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Arcadian | Page 12 www.sunnewspapers.net The Sun / Thursday, August 21, 2014 In an effort to help you, the voter, decide whom to choose in local elections, The Arcadian submitted questionnaires to the candidates running for local ofces in contested races (County Commission and School Board). This weeks proles are dedicated to the DeSoto County School Board races. Each candidate was asked for some basic information and to answer some questions. (The questions were the same for all candidates in the same race: that is, all County Commission candidates were given the same three questions, and all school board candidates the same two questions.) They were asked to answer in no more than 150 words per question. The questions appear below. On the following pages, we have printed the candidates answers as they were submitted to us. Minor changes have been made for grammar and style. It is our hope that the answers reprinted here will help you decide which candidates you want to choose in the Aug. 26 primary election. Questions to the school board candidates 1. As a school board member, how will you help improve student academic achievement? Please be specic. 2. Besides improving academic achievement, what do you believe is the biggest issue facing the school district in the near future? What specic ideas do you have to resolve it? School Board: At a glance Dr. Roosevelt Johnson, DeSoto County School Board, District 1 Age: 69 Education: Bachelor of Science; Master of Science; Doctorate of Education Experience: Work Employed with DeSoto County School District for 46 years; Exceptional Student Education teacher, Smith Brown; Elementary teacher, Smith Brown and Memorial Elementary; Business Education, DeSoto County High School; Assistant Principal, Memorial Elementary; Principal, Memorial Elementary; Director of Exceptional Student Education, DeSoto County School District. Political 20 years on the Arcadia City Council; 14 years as a member of the Board of Directors for the Florida League of Cities; 3 years as a member of the Executive Board for the Florida League of Cities; 6 years as co-chair of the Florida Department of Education State Advisory Committee for Education of Exceptional Students; Appointed by governor to serve on a Blue Ribbon Task Force. 1. My knowledge of the public school is at an overall level. Therefore, I believe this makes me the best candidate for the position of District 1 School Board member. As a school board member, I will be able to help improve student academic achievement by assisting in articulating what the children are to learn and what the teachers are to teach. Also, I would be able to help analyze the data from the Florida Comprehensive Assessment Test. Data from the FCAT can help determine what remediation should be given and improve teaching performance. 2. I believe public education is successful when the school system, parents and the community of citizens work together. The School Board should foster a good collaboration with the teachers, parents and community of citizens. This extra effort may take a few minutes, but it could do wonders for the relationship with the parents and the community of citizens. More often than not, this approach allows you to nd some common ground with all individuals involved in the a childs education. When it comes to interacting with the parents, consider how you would respond if you were in their place or situation. Understanding is a key element to unlocking any door to a successful relationship with a students parents. When I was in the classroom, I would think of every student as if he/she was my own child. Every parent loves their child and would appreciate a school board that shows the same concern for their children. JOHNSON 2014 DESOTO COUNTY PRIMARY FAST FACTSEarly voting location Supervisor of Elections office, 201 E. Oak Street, Room 104, Arcadia; 993-4871 Times Aug. 18-22: 8:30 a.m.-4:30 p.m. Aug. 23: 7:00 a.m.-3:00 p.m. Personnel and equipment 2-3 office personnel; 1 EV Deputy; 1 Tabulator; 1 ADA Tabulator; 7 privacy booths; ballot box Primary election day: Aug. 26 Personnel and equipment: 15 precincts, 1 Tabulator; 1 ADA Tabulator; 1 ballot box per precinct; 1 poll deputy; 2-8 poll workers depending on precinct size; 3-25 privacy booth, depending on precinct size.PRECINCTS1 South County Annex, 8789 SW County Road 761, Arcadia 2 Owens Community Center/School, 5586 Owens School St. SW, Arcadia 3 Pine Level United Methodist Church, 9596 NW Pine Level St., Arcadia 5 Smith Brown Recreational Center, 14 School Ave., Arcadia 6 Smith Brown Recreational Center, 14 School Ave., Arcadia 7 Speer Recreation Center, 185 Winifred St., Arcadia 8 Oak Hill Baptist Church, 5104 NW Oak Hill Ave., Arcadia 9 Brownville Baptist Church, 7015 NE Cubitis Ave., Arcadia 10 Rodeo Grounds Ticket Oce, 124 Heard St., Arcadia 11 Trinity United Methodist Church, 304 W. oak St., Arcadia 13 Nocatee United Methodist Church, 4502 SW Welles Ave., Nocatee 14 Fort Ogden United Methodist Church, 6923 SW River St., Fort Ogden 15 First Baptist Church of Christ Life Center, 1006 N. Highway 17, Arcadia 16 McSwain Building, 16 S. Volusia Ave., Arcadia 17 First Baptist Church of Christ Life Center, 1006 N. Brevard Ave., Arcadia *There was no Precinct 4 or 12 listed by the Supervisor of Elections OceLOCAL CANDIDATESThe Supervisor of Elections has conrmed the following slate of candidates who have qualied to run for local oces in the 2014 elections. City Council (nonpartisan; at-large) three seats William B. Bailey Susan Coker Richard Fazzone Keith Keene (incumbent) Candace Reed Judy Wertz Strickland S. Delshay Turner Mitchell Watson City Marshal (nonpartisan) Matt Anderson (incumbent) Clifton Brown Lorenzo Dixon County School Board (nonpartisan): District 1 Roosevelt Johnson Daniel Via District 3 Deborah Snyder (incumbent) District 5 Ronny Allen (incumbent) Maria Moreno Board of County Commissioners: District 2 James Mike Hall D Jim Selph D (incumbent) Virginia algar R (write-in) District 4 Elton Langford D (incumbent) Chris Stephens D Look for future issues of The Arcadian for more election announcements. Daniel Via, DeSoto County School Board, District 1 Age: 49 Education: High school Experience: Been a plumber since 1982. Kristie and I started Danny Via Plumbing, Inc. in 1988. No political experience, but lots of common sense. 1. By better educating the educators. 2. We need to work closer with the parents of the children, because it all starts at home and the teachers are not in the schools to raise the children. They are there to teach the children. Some parents need education on how to help their children be achievers. VIA Dont forget to vote on Tuesday! The Sun / Thursday, August 21, 2014 www.sunnewspapers.net Page 13 | Arcadian Maria Moreno, DeSoto County School Board, District 5 Age: 53 Education: Family Service Center, South Florida State College Experience: DeSoto County School District (teachers aide); DeSoto County Education Foundation Inc.; Business owner; Bank employee. 1. We all know that education begins at home, that is the basis of the academic achievement with the collaboration of the teachers it can be develop further. Parents need to be encouraged to form a partnership with the school to help their child prepare for the future. We need to continue to expand on our after school tutoring programs to make sure that the programs are reaching out to more students. I believe that the Superintendent, school board members, teachers, administrators, and staff should work together to form workshops where parents can participate. During the workshops the par ents can learn or share ideas on how to help the students. 2. The students dropping out of school will affect more the drop out rate. We as a community need to work together to make a difference in our school system. We need to build a strong team of teachers that are passionate about working with the children to help them succeed from Pre-K to 12th grade. MORENO Age: 54 Education: Graduated in 1978 from DeSoto High School Experience: Started work for the telephone company two weeks out of high school, and have been in the profession for 36 years; 24 years of experience working with muti-million dollar budgets. 1. Make sure that our great teachers have the tools they need to educate our children. Aim to increase parent involvement, through more after school activities. Try to make sure that administration has an open mind to listen to the opinions of our parents and teachers. 2. We face many big issues, first and foremost is the ever changing mandates from the state. I believe we as a district need to work with other districts to try to help the state understand the harm their decisions do to education and return more control to local educators and stop most of the testing and let our teachers teach. Another issue is employee moral. We as a board need to make sure that every employee in all areas, has the confidence to question and recommend better ways of doing their job without worry of retribution. All of us working together is what is best for our children and our community. Ronny Allen, DeSoto County School Board, District 5 ALLEN The following are candidate campaign nance records TheArcadian pulled from les at the Supervisor of Elections Ofce. Candidates are required to turn in reports each week documenting contributions and expenses. With the exception of net worth, all campaign nance records were taken from the most recent report on le. These numbers are for infor mational purposes to ensure you, the voter, is armed with as much information as possible before voting in the primary election Aug. 26. Daniel Via, DeSoto County School Board, District 1 (Numbers current as of July 18) Total contributions: $3,100 Total expenditures: $2,584.50 Notable contributions: N/A Listed net worth: $3,505,200 Dr. Roosevelt Johnson, DeSoto County School Board, District 1 (Numbers current as of July 25) Total contributions: $1,200 Total expenditures: $1,163.36 Notable contributions: Dr. Johnson and family, $1,000; Gene Bowden, $100 Listed net worth: $287,225 Maria Moreno, DeSoto County School Board, District 5 (Numbers current as of July 25) Total contributions: $1,154.31 Total expenditures: $512.71 Notable contributions: Lucy PolkBates, $100; Jackie Tucker, $250; Darlene Foster, $200; Moreno and family, approximately $600 Listed net worth: $354,522 Ronny Allen, DeSoto County School Board, District 5 (Numbers current as of July 18) Total contributions: $570 Total expenditures: $369.15 Notable contributions: N/A Listed net worth: $263,000 BOARD OF COUNTY COMMISSIONERS PRIMARY RACES Mike Hall, DeSoto County Commission, District 2 (Numbers current as of July 25) Total contributions: $2,075 Total expenditures: $1,769.65 Notable contributions: Ed Johnson, $200; Gary Frierson, $100; James Hall, $1,775 Listed net worth: $764,000 Jim Selph, DeSoto County Commission, District 2 (Numbers current as of Aug. 8) Total contributions: $3,775 Total expenditures: $3,393.55 Notable contributions: Luis F. & Barric, $125; Don Conn, $300; Fred and Linda Busack, $250; Kenneth Harrison, $100; Andy Neuhofer, $100; Charles Foster, $200; Charlotte/DeSoto Building Industry Association, $500; Jim Selph and family, approximately $2,700 Listed net worth: $1,523,022.12 Elton Langford, DeSoto County Commission, District 4 (Numbers current as of Aug. 8) Total contributions: $7,625 Total expenditures: $7,231.28 Notable contributions: Edward Yates, $200; F.H.B.A., $500; Ringo Ranch, $500; Phil Turner, $100; Gary Frierson, $100; Don Conn, $300; Linda Busak, $250; D&C Foster, $300; L&B Buenaventura, $125; Elton Langford and family, approximately $5,250 Listed net worth: $247,750 Chris Stephens, DeSoto County Commission, District 4 (Numbers current as of July 18) Total contributions: $4,534.72 Total expenditures: $4,480.60 Notable contributions: D&B Suggs Enterprise, $200; Mac Snyder, $500; Hoyt Hill, $1,000; Ed Johnson, $1,000; Chris Stephens and family, approximately $2,000 Listed net worth: $700,000 Candidate campaign finance figures l 'r\1i"'I___________ ,r7.T y4j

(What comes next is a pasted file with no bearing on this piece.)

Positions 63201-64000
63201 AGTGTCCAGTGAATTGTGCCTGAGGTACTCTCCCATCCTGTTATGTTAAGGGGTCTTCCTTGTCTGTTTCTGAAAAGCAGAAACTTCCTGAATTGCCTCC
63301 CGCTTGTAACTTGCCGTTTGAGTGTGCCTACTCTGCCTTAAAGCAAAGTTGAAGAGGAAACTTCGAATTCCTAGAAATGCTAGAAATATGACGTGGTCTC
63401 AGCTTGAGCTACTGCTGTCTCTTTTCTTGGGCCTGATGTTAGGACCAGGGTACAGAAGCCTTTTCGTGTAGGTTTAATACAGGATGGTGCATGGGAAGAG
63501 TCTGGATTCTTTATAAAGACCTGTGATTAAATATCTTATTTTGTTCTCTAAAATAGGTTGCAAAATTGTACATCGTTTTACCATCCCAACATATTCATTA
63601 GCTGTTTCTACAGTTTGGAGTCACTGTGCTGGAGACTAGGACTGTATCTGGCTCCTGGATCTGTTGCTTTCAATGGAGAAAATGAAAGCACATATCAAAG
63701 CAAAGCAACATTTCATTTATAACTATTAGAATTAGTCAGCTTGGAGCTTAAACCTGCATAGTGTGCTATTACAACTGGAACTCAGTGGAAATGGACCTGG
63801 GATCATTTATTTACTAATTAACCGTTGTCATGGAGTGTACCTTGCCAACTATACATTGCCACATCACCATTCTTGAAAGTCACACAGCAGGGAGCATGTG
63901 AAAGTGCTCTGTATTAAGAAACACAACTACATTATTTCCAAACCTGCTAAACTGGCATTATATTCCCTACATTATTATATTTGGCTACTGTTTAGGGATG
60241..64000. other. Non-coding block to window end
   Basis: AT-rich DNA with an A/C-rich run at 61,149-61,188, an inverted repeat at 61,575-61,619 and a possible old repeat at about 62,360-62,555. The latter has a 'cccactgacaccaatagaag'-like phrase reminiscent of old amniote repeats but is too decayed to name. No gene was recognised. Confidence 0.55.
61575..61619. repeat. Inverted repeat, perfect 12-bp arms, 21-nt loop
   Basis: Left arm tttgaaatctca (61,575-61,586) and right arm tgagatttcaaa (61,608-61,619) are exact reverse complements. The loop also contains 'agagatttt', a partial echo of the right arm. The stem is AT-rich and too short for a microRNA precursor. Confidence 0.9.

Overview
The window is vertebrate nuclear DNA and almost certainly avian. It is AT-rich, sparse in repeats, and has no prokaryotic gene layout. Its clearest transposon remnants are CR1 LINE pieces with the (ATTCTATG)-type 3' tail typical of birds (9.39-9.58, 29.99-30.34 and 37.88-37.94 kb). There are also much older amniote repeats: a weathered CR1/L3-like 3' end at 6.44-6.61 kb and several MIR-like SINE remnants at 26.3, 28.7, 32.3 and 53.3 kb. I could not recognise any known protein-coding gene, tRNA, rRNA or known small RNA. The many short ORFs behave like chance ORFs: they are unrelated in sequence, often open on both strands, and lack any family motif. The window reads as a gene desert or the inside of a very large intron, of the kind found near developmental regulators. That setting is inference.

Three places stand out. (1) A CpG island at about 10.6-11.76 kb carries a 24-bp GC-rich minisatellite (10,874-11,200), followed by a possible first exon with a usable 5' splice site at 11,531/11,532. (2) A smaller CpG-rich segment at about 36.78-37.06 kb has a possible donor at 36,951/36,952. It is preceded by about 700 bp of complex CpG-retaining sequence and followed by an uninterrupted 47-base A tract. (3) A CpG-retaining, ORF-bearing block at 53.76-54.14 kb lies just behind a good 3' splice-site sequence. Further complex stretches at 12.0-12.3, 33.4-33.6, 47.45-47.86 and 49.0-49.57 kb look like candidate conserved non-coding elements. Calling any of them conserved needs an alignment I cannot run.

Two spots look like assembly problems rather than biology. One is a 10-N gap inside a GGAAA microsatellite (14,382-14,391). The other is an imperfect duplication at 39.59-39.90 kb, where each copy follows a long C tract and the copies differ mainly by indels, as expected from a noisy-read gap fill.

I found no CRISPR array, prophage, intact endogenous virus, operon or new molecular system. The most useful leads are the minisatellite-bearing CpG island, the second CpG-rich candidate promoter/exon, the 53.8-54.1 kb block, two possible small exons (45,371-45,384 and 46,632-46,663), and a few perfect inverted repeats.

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SPORTS DeSotoEXTRA The Sun / Thursday, August 21, 2014 www.sunnewspapers.net Arcadian | Page 14KICKOFF CLASSICDCHS VS. PIRATES PAGE 16The 7:30 p.m. game pits DCHS against Piort Charlotte. Steve Big Daddy knapp asks, Is DeSoto ready? For the rst time in four years, the DeSoto County Bulldogs volleyball squad doesnt have Tishonna Riley to lead them on the court. The reigning Charlotte Sun Player of the Year is now showing her skills on the collegiate level. No longer do opponents have to hear one of her kill shots screaming by them or watch her block what would have otherwise been an easy point. With fellow all-area player Casey Hall and Jillian Deriso also graduating, this years team has some major holes to ll. Head Coach Laura White knows that there isnt just one player that can ll Rileys shoes, but she has several with the ability to take her place. Im hoping that Bethany Bonville and Datasia Wallace will become the leaders on the team and court, she said. I believe Datasia is the leader the girls will look to for answers and Bethany will be the one that will provide the lead by example part. White said she has specic positions in mind for each player. Bethany will be playing a two-fold part in our system this year, she said. She will still be setting, but will also be a front row power hitter opposite either Micaela Roberts or Kacey Steyer. Both middles, Josie Deriso and Kaitlin Steyer, are coming along well and I hope they will be an added benet to our teams offense and defense. Lucero Perez did a solid job at the Libero position last season and returns for another year. Along with defensive specialist Courtney Bonville, the two will be responsible for most of the defense in the back row. Jayla Cowell and Cassidy Furr are Lady Bulldogs back on the courtBy STEVE KNAPPARCADIAN SPORTS WRITER ARCADIAN PHOTOS BY STEVE KNAPP, sbigdaddyknapp@aol.comThe junior varsity players go through stretching drills during preseason practice. Head Coach Laura White shows her team how she wants them to stand as play begins. Whites team is the defending District 11 champion. Volleyballs stayed in storage during the condi tioning phase of practice. Senior setter Datasia Wallace is the player White says is a leader and someone the other girls will look to for answers.BULLDOGS | 17The Lady Bulldogs begin their season with two games on the road starting next Tuesday. They host Port Charlotte at 6 p.m. Sept. 2, with their next three games against district opponents. 471104 This is a very important election; a watershed election in many ways. Will we continue towards more and more taxes as the two incumbent county commissioners propose, or will we stop trying to bankrupt our local businesses and taxpayers with these unnecessary tax increases? Both incumbent commissioners want to create more and more Municipal Service Taxing Units (MTSU) and Municipal Service Benefit Units (MSBU). This is just a guise to take more of your money in taxes. Each one encumbers your property with more costs to you. We need relief, not more taxes and waste. Last year, the two incumbents, along with two more commissioners pushed through the largest milage increase in decades. The milage rate went from 6.8987 mils to 8.4810 mils, a 22.9% increase and they made no real cuts in expenses. And they are very proud of it, and they will do it again in the future. The Turner Center continues to lose over $300,000 a year; it has lost an estimated $3,962,701 from 2002 to date; and is projected to lose another $332,096 this upcoming year; for an estimated loss of $4,294,797 to the DeSoto County Taxpayers. There is no business plan, and no changes or programs proposed to resolve this growing deficit. The two incumbents are still very happy to continue to lose your tax dollars on this ill-fated course. Nothing is being done to curb or reverse the growth of the Lifetime Post Employment Benefits Insurance cost to the taxpayers. The two incumbents have been scared into submission by threats of litigation from those who receive these free benefits. The cost to date is estimated at $1,400,000; and it will cost another $290,000 this year (for 36 former employees, spouses). The estimated costs to fund the entire life of this program are $9,000,000. The two liberal incumbents will never cut spending nor will they cut or reduce our taxes. They want more and more of your money each year. Next years budget (2014-2015) will be passed without any meaningful cuts. Remember, they happily adopted the largest milage increase in decades last year, rather than cut spending. The only way to get the message through is to replace the two liberals with two conservatives who will listen to the call for a reduction in spending and taxes. It will not change unless you get involved and vote. The challengers are both conservative businessmen; both are State Certified Licensed Building Contractors; each with many years of business experience. In addition, one is a local farmer, and the other is a local cattleman. Each has their own separate business and vested interest in local real estate; they know what it is to make a payroll and pay taxes. They know how to organize projects and make things happen. They know sound business principals. I ask you to vote for the two local conservative businessmen with common sense and good judgment who will provide responsible leadership for us in the next four years. Semper Fi. Thanks, Ed Johnson. Political advertisement paid for and approved by Ed Johnson